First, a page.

7) What is your administration style?…i.e. is there a stated “Terms of Agreement” or stated rules governing conduct on the site?
There are “Terms Of Service” which can be viewed at any time by clicking the link at the bottom of every page on the site. If and when those terms are ever modified, a site-wide announcement is made with an invitation to view the new terms. The short of it is that everyone should treat each other respectfully. There are already enough sites out there where the members get into flaming contests with each other.
I understand that everyone on the site has interests other than voice overs. It is encouraged for members to share all of their interests on their wall. Voice and Studio is by no means limited to only pertinent topics. There are places on the site that are “on topic” areas, but member profiles are theirs and can be used in any way they choose.
As the site’s Administrator, I prefer to be looked upon as just another member, as opposed to trying to look like the Police Department. I am not here to interfere with the members; rather, I like just being one of the members. My primary roles are to keep the site up and running, to help members who have questions and to keep the spammers away.
That said, I do realize that there is a common thread that draws people to the site, and that the members of niche sites like Voice and Studio come from all walks of life. In the real world, some people just won’t get along, so it is unreasonable to expect otherwise on the Internet. In fact, it has been my experience that people tend to be a bit more bold and abrasive online than they would be on the street. In cases where a problem may arise where intervention is required, I would rather act as a mediator and not to take sides than to take on the role of “Judge and Jury”. I do not want to be the “disciplinarian”.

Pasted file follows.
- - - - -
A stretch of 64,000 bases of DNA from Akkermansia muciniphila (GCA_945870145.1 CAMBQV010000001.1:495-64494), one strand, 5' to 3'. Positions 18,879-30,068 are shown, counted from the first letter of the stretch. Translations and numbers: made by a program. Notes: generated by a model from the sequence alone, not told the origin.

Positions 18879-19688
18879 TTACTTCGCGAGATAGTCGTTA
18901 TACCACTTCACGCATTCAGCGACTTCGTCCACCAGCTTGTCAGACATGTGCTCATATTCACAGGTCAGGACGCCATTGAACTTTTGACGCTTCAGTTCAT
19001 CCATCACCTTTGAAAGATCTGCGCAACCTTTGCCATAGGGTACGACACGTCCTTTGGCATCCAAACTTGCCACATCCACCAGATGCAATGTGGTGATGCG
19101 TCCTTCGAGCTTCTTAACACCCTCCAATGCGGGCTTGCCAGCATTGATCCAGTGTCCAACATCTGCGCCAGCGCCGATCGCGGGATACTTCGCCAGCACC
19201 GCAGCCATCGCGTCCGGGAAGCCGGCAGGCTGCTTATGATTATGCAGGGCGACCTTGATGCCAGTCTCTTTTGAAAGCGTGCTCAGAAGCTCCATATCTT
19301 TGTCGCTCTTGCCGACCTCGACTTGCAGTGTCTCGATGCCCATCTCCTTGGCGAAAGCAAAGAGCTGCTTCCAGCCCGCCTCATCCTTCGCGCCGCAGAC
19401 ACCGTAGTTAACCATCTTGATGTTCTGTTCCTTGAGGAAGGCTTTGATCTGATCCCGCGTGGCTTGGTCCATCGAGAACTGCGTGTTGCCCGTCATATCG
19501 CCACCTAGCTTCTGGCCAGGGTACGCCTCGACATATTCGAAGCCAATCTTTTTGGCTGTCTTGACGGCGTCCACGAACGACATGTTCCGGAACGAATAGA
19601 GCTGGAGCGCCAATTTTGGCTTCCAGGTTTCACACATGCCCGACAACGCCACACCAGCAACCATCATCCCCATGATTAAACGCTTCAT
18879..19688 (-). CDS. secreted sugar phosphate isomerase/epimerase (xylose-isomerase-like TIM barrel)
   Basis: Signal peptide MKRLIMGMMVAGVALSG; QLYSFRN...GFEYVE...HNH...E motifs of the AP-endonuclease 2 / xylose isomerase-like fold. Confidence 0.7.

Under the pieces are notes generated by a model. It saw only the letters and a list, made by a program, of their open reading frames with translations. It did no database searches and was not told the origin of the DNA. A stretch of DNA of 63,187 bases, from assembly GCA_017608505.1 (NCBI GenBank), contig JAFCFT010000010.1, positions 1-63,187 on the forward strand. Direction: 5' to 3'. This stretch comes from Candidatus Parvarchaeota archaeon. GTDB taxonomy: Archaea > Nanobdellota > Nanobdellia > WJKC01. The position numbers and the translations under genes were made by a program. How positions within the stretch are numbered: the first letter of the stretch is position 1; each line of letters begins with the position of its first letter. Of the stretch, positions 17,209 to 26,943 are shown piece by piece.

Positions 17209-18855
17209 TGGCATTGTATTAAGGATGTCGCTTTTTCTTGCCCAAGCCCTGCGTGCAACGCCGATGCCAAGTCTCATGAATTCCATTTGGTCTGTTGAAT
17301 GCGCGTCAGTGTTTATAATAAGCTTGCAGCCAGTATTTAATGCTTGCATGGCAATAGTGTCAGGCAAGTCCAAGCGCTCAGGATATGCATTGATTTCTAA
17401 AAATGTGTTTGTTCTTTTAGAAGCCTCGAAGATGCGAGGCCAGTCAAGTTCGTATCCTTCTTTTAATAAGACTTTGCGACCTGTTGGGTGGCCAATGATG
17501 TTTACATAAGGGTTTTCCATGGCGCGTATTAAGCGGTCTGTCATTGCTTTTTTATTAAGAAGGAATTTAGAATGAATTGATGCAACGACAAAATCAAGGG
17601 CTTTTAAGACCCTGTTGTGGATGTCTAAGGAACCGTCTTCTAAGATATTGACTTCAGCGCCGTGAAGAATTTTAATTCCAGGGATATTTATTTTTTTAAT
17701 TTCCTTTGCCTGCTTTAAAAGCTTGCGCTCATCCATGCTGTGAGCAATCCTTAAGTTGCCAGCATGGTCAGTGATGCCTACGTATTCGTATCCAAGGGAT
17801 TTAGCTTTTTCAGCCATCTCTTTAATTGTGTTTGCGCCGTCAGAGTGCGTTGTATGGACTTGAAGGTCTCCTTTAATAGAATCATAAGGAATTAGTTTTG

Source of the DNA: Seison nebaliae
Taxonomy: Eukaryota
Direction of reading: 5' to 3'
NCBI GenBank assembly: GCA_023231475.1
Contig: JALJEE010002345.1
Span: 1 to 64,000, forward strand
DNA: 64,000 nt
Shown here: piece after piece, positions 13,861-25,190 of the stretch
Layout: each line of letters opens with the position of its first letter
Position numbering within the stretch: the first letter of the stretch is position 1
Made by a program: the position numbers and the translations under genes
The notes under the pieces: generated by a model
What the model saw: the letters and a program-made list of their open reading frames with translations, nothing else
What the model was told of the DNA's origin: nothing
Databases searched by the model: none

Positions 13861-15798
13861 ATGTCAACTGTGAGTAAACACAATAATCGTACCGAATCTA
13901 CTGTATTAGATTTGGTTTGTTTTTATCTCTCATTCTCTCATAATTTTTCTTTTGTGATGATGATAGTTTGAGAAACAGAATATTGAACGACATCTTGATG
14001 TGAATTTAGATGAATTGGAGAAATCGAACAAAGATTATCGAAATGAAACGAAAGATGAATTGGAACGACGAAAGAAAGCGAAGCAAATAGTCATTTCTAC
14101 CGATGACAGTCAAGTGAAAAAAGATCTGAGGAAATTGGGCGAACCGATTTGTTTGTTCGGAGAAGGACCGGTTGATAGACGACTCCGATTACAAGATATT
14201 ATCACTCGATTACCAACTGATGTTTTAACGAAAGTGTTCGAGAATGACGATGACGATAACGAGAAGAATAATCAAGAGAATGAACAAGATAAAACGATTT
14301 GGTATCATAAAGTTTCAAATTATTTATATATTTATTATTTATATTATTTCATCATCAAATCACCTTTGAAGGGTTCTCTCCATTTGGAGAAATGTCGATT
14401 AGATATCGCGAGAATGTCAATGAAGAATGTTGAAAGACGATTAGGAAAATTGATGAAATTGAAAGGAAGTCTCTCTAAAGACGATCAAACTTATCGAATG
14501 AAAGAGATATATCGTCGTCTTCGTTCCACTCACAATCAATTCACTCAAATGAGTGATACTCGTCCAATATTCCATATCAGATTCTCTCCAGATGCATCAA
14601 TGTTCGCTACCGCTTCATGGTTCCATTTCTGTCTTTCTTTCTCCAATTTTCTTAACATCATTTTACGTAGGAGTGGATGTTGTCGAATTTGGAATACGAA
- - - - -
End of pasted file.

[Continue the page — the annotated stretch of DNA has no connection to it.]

8) You have a “Marketplace” category. Was it your hope that this would become a place to post and find jobs?
The Marketplace on Voice and Studio is a place that has several functions. Think of it like a sort of a targeted “Craigslist”. Members can post free classified ads. It doesn’t necessarily need to be studio or VO related. I suppose that if a member has a cow to sell, that would be okay too, although I don’t know how much success one would have advertising livestock on a voiceover website.
Sales have already been made from the classifieds on the site. I have a few things listed myself… no takers on my used gear yet, though. I know that we have a couple of members that like to buy new stuff, try it out and then sell it off. As the site population increases, their chances to selling their gear, as well as someone getting some lightly used gear at a good price increases. No, I don’t take a commission from the sales.
There is also a casting section in the marketplace. There is actually a shortcut button in the top menu bar to get to it. I have posted a casting call up to find a voice in one of my projects. In the future, I will market the casting feature to agencies who use different voice talent as a venue to search for the right voice.